Bulgaria The Written Word
Source: The Library of Congress Country Studies
In the eighteenth century, all Slavic cultures moved away from the formal Old Church Slavonic language that had dominated their literatures for centuries. The literary language that emerged was much closer to the common vernacular, eventually making books accessible to a much wider readership. In 1741 Hristofor Zhefarovich published his Stematografia, a discussion of the cultural history of the Serbs and the Bulgarians. The book displayed the Bulgarian coat of arms and praised the glorious past of the Bulgarian people. In 1762 Father Paisi of Hilendar wrote a history of the Bulgarian peoples in a mixture of Old Church Slavonic and vernacular language. Circulated in manuscript form for nearly one hundred years, the book was a lively, readable celebration of the Bulgarian past and a call for all Bulgarians to remember their heritage and cultivate their native language. Paisi's history inspired generations of writings on Bulgarian patriotic themes. In part, its influence was strong because Paisi wrote at the monastery of Mt. Athos, the largest spiritual center in the Balkans and an early receptacle of ideas of the European Enlightenment (see Glossary). Paisi's follower Sofronii Vrachanski further developed the literature by using a much more vernacular language to advance secular ideas of the Enlightenment in translations of Greek myths and his original Life and Tribulations of the Sinner Sofronii. Sofronii also published the first printed book in Bulgaria in 1806.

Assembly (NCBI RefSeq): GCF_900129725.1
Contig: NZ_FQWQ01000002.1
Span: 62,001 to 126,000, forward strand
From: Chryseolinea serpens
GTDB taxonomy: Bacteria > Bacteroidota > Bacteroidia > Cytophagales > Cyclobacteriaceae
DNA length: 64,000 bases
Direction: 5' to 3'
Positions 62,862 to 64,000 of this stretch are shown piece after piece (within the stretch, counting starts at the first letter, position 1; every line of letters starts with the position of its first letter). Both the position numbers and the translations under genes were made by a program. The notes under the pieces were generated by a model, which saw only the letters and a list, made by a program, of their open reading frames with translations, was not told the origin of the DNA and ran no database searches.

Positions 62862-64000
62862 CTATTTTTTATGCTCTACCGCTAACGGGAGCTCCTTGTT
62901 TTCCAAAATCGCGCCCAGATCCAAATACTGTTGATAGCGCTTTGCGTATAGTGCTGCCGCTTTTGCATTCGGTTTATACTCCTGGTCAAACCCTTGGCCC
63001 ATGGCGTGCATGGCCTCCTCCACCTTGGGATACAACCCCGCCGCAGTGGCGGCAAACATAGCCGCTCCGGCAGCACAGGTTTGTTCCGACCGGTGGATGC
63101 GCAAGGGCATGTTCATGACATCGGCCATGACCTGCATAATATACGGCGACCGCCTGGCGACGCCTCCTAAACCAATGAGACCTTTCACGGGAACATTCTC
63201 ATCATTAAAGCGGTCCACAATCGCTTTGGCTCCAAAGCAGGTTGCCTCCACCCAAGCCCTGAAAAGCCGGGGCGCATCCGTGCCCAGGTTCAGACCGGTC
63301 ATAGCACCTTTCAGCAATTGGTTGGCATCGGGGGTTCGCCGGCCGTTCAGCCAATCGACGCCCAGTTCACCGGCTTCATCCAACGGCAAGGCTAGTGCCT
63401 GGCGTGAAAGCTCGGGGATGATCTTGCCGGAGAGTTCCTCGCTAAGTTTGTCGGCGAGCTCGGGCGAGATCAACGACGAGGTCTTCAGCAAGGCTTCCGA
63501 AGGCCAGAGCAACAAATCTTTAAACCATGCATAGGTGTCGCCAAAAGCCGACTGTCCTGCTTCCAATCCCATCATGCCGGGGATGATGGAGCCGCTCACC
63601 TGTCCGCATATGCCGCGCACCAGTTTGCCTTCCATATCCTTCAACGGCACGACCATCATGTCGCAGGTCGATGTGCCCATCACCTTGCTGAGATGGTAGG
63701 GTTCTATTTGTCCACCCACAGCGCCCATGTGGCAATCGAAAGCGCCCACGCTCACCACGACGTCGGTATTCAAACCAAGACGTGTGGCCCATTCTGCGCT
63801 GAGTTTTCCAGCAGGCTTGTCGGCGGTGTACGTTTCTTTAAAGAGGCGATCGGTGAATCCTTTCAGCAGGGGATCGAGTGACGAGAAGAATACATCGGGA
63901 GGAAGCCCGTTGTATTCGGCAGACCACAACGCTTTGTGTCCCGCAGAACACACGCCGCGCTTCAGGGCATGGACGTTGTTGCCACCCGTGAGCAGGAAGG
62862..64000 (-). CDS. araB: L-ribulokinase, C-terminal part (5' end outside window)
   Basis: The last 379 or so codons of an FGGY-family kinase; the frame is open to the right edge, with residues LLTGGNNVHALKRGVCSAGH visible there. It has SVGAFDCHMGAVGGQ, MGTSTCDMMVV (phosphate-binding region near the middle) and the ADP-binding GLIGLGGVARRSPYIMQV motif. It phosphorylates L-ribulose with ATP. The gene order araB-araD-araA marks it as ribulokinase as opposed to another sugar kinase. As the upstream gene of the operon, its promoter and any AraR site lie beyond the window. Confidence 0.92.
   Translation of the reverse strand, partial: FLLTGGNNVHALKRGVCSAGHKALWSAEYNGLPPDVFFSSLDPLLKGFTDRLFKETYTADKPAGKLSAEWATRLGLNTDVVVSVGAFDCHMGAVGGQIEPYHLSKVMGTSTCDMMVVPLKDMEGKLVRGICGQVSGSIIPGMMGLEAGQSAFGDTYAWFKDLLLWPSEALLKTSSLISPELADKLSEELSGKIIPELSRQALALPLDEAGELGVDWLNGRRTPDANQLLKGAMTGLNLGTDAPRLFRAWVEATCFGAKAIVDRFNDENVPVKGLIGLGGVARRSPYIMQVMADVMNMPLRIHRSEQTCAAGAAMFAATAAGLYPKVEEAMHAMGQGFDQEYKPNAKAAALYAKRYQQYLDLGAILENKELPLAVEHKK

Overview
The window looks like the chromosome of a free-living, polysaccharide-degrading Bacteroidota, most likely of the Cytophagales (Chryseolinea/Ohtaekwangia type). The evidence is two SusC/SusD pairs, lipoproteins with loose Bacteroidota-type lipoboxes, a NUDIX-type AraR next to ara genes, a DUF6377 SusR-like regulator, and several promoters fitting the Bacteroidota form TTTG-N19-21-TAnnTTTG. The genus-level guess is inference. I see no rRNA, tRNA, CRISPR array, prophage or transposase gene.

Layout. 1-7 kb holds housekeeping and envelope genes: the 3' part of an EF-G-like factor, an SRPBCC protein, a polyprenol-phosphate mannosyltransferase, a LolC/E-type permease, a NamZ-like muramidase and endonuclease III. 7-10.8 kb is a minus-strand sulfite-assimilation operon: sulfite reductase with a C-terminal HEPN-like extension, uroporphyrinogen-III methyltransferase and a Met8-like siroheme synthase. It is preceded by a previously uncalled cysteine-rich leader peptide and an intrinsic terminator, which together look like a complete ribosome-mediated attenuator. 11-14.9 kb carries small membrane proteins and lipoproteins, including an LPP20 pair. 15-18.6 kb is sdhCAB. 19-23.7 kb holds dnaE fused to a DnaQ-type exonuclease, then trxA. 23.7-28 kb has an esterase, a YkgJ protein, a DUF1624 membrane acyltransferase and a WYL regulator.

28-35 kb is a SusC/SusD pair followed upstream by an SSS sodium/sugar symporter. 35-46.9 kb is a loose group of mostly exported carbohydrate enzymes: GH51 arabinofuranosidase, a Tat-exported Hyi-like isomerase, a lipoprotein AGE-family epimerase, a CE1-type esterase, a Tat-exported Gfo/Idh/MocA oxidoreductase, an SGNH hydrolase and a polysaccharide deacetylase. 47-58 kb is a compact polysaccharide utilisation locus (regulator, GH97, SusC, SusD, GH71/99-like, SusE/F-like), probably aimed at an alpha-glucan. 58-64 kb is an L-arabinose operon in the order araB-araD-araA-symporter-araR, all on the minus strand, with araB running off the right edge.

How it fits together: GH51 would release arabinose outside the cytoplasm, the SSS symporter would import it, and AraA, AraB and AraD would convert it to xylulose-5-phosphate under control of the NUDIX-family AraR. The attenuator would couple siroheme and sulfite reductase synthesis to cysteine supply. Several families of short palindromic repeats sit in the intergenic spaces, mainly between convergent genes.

Data as of June 1992
NOTE: The information regarding Bulgaria on this page is re-published from The Library of Congress Country Studies. No claims are made regarding the accuracy of Bulgaria The Written Word information contained here. All suggestions for corrections of any errors about Bulgaria The Written Word should be addressed to the Library of Congress.